An airplane, crash landed in Lagos, Nigeria after losing its tyres, and while none of the on-board passengers were harmed, a news website couldn’t help but point out that it was being flown by a ‘female pilot’. Their deeply sexist tweet pointing unnecessarily at the gender of the pilot has invited a lot of ire on social media, and naturally so, because I do not recall ever reading any headline about a plane's crash landing, pointing out that a male pilot was flying it. There is a section in our society who can’t help but point a finger at women, even if they should be doing so towards faulty tyres.
- A plane had to crash land due to faulty tyres in the city of Lagos.
- One news website pointed out in their tweet that it was being flown by a female pilot.
- No one was hurt in the crash landing, but the skill displayed by the pilot here didn't deserve a gendered commentary.
- Why are we so obsessed to tie success and failure to gender?
Perhaps the writer wanted to pay a compliment to the woman pilot and take a dig at the stereotype that women can’t fly planes. But this isn’t 1930s and we all know that women can fly planes, very well that too.
According to PMS News Nigeria, the aircraft was apparently coming from Port Harcourt, Rivers State in Nigeria, when it experienced a technical fault and had to crash land on the runway. The landing gear of the plane collapsed after dropping some 30 ft. Such an incident could have led to a big tragedy, had the pilot not maneuvered the plane to crash land safely. The skills displayed in this case by the pilot are commendable, and there is no place for gender in this conversation.
Boeing 737 Plane Crash:— SUREYARNS (@sureyarns) July 23, 2019
A B737 airplane, flown by a Female pilot, crashlanded at the Murtala Mohammed Airport, MM2, Lagos state after losing its tyres. The Airpeace Aircraft was conveying passengers from Portharcourt, Rivers state. pic.twitter.com/eFuz4oElIO
The ‘female pilot’ comment could be a misinterpretation of the situation on the website's behalf. As if the woman was at fault somehow for the crash landing and her gender needed to be pointed out because hey, women are such bad drivers, how dare we trust them with flying planes. Or it could be a case of misplaced eagerness to fly the flag of women empowerment, which still came off as deeply sexist. Perhaps the writer wanted to pay a compliment to the woman pilot and take a dig at the stereotype that women can’t fly planes. But this isn’t 1930s and we all know that women can fly planes, very well that too.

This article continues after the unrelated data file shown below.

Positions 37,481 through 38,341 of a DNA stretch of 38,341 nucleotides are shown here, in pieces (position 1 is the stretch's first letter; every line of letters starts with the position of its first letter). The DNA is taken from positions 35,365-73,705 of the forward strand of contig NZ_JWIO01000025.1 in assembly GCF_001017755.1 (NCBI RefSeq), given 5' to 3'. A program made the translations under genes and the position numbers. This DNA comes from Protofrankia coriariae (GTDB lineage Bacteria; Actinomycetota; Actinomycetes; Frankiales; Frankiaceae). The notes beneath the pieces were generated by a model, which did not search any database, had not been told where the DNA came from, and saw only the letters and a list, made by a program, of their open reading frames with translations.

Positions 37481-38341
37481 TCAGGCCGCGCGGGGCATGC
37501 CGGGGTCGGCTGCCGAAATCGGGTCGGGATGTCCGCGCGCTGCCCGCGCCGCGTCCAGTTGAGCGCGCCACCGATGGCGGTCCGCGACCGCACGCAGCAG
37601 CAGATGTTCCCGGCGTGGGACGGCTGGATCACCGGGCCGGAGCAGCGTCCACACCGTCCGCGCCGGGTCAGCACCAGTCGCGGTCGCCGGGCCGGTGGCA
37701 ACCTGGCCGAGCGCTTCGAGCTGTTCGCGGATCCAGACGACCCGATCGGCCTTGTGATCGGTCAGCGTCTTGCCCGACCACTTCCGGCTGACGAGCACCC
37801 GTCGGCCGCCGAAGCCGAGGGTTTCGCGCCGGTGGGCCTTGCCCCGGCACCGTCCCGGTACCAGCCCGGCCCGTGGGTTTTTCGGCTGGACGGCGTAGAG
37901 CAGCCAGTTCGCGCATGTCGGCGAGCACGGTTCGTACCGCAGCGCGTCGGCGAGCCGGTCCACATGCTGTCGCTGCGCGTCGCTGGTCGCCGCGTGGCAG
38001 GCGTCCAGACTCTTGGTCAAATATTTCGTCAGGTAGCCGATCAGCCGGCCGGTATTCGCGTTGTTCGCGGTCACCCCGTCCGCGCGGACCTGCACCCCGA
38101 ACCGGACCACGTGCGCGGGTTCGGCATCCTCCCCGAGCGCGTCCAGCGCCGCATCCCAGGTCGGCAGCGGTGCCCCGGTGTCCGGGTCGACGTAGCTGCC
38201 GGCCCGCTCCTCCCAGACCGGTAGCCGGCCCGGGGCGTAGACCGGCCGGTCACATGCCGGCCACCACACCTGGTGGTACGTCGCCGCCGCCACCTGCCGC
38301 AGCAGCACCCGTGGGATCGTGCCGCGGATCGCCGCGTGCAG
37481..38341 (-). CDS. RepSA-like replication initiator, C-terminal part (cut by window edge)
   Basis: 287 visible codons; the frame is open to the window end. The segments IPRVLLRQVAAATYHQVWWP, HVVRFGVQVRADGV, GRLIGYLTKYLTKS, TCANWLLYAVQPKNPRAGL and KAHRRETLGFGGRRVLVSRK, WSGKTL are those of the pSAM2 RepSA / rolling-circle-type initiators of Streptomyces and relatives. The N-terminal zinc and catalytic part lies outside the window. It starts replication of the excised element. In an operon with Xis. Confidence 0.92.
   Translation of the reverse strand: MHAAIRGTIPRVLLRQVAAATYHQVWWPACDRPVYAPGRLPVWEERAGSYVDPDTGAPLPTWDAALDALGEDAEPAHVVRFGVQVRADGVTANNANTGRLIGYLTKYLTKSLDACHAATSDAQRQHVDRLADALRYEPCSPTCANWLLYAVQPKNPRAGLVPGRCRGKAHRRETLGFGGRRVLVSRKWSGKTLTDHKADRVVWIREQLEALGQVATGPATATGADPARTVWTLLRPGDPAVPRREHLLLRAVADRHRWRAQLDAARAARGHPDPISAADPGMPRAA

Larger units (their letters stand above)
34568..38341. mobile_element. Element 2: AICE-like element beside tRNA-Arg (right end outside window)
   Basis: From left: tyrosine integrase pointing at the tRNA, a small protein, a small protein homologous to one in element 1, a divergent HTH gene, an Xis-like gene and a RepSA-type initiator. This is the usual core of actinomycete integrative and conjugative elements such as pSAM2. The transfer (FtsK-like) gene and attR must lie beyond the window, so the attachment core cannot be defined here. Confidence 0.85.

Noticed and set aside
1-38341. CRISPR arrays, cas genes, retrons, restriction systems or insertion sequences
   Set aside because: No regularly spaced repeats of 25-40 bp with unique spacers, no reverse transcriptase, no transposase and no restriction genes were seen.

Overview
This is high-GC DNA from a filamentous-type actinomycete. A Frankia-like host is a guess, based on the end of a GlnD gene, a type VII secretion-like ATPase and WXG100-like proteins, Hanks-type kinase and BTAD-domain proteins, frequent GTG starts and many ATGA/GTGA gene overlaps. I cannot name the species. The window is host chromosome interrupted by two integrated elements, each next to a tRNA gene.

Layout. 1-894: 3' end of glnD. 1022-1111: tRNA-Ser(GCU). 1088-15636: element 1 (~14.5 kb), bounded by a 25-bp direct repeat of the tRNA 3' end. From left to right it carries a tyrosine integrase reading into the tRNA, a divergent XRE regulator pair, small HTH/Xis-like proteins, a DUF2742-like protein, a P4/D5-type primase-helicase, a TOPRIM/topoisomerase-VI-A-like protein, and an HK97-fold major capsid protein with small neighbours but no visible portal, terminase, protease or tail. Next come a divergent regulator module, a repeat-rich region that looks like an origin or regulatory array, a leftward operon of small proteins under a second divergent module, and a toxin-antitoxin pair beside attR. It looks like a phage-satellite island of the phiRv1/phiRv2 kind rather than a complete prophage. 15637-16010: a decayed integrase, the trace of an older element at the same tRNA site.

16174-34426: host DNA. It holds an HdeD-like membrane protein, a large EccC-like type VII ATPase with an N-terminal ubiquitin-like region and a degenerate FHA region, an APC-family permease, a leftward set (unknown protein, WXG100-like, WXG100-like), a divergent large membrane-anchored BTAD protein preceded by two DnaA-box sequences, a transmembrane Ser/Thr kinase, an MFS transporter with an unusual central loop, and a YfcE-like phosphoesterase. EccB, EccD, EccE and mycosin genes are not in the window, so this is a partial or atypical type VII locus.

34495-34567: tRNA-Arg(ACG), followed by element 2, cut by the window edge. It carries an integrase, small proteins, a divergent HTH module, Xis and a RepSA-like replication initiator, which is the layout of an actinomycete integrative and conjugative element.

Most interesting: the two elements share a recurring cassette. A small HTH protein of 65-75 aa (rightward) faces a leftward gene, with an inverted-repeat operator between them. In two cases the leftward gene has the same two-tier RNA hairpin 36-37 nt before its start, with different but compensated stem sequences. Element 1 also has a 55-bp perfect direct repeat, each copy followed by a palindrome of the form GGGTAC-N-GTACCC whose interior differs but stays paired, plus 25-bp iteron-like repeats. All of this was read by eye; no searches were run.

Why can’t a good pilot be just that? Why do we keep looking at professional success and failures from the gendered lens? Why do we have to boil everything down about a person to their gender?
What we need to do now is to look beyond the gender, because that is where true empowerment and end of the bias and stereotyping that working women have to face across various fields lies. Isn’t it a bit condescending to say, “Hey look, a woman pilot managed to crash land a plane and saved so many lives,” in this day and age?
No matter how you perceive this tweet it is problematic. But there is a bigger question that we need to be asking here. Why is it difficult for us to look beyond gender, male or female? Why can’t a good pilot be just that? Why do we keep looking at professional success and failures from the gendered lens? Why do we have to boil everything down about a person to their gender?
The tweet was just one example of how there is no escaping gendered commentary in our world, good or bad. And one does wonder, if it is even possible to attain equality, unless we learn to have a dialogue devoid of gender?
Yamini Pustake Bhalerao is a writer with the SheThePeople team, in the Opinions section. The views expressed are author’s own.